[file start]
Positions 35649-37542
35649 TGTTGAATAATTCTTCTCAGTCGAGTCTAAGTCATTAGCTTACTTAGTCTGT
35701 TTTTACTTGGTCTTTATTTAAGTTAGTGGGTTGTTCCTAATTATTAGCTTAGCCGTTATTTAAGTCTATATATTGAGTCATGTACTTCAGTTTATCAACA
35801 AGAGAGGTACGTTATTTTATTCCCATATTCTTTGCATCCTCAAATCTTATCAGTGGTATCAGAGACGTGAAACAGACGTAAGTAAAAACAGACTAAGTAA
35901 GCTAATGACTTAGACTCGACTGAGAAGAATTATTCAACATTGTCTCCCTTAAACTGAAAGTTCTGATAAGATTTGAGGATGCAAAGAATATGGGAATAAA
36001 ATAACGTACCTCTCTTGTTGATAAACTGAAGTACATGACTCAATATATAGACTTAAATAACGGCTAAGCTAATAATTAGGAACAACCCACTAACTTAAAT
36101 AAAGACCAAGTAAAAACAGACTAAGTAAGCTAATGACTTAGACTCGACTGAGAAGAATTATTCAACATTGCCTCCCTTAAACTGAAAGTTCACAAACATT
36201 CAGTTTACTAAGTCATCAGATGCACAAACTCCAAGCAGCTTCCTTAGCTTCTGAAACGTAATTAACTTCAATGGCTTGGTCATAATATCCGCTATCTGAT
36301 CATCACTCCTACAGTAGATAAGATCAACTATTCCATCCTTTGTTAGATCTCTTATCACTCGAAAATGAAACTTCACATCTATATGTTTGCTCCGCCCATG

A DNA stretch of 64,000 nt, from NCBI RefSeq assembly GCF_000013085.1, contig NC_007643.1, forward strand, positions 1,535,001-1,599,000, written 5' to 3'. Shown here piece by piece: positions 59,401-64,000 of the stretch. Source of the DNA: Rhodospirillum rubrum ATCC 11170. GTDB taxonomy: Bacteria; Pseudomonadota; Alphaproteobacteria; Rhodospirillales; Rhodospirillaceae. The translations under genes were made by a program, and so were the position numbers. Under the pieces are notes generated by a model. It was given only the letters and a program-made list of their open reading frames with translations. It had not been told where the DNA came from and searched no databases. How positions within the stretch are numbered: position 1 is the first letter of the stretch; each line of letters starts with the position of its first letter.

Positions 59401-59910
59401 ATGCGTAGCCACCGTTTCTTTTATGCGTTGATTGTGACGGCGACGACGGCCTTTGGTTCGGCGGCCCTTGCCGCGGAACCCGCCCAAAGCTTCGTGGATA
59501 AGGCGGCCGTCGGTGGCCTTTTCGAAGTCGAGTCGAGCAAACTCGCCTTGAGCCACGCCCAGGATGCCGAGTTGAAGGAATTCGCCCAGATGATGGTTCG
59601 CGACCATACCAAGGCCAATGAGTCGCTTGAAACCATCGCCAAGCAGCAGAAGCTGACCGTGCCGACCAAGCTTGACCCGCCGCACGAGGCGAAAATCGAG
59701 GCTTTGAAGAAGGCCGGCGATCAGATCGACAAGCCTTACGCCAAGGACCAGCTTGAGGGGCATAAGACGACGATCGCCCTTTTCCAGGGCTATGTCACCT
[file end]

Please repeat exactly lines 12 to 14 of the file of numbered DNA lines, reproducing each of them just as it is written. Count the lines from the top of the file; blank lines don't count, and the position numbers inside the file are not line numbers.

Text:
59401 ATGCGTAGCCACCGTTTCTTTTATGCGTTGATTGTGACGGCGACGACGGCCTTTGGTTCGGCGGCCCTTGCCGCGGAACCCGCCCAAAGCTTCGTGGATA
59501 AGGCGGCCGTCGGTGGCCTTTTCGAAGTCGAGTCGAGCAAACTCGCCTTGAGCCACGCCCAGGATGCCGAGTTGAAGGAATTCGCCCAGATGATGGTTCG
59601 CGACCATACCAAGGCCAATGAGTCGCTTGAAACCATCGCCAAGCAGCAGAAGCTGACCGTGCCGACCAAGCTTGACCCGCCGCACGAGGCGAAAATCGAG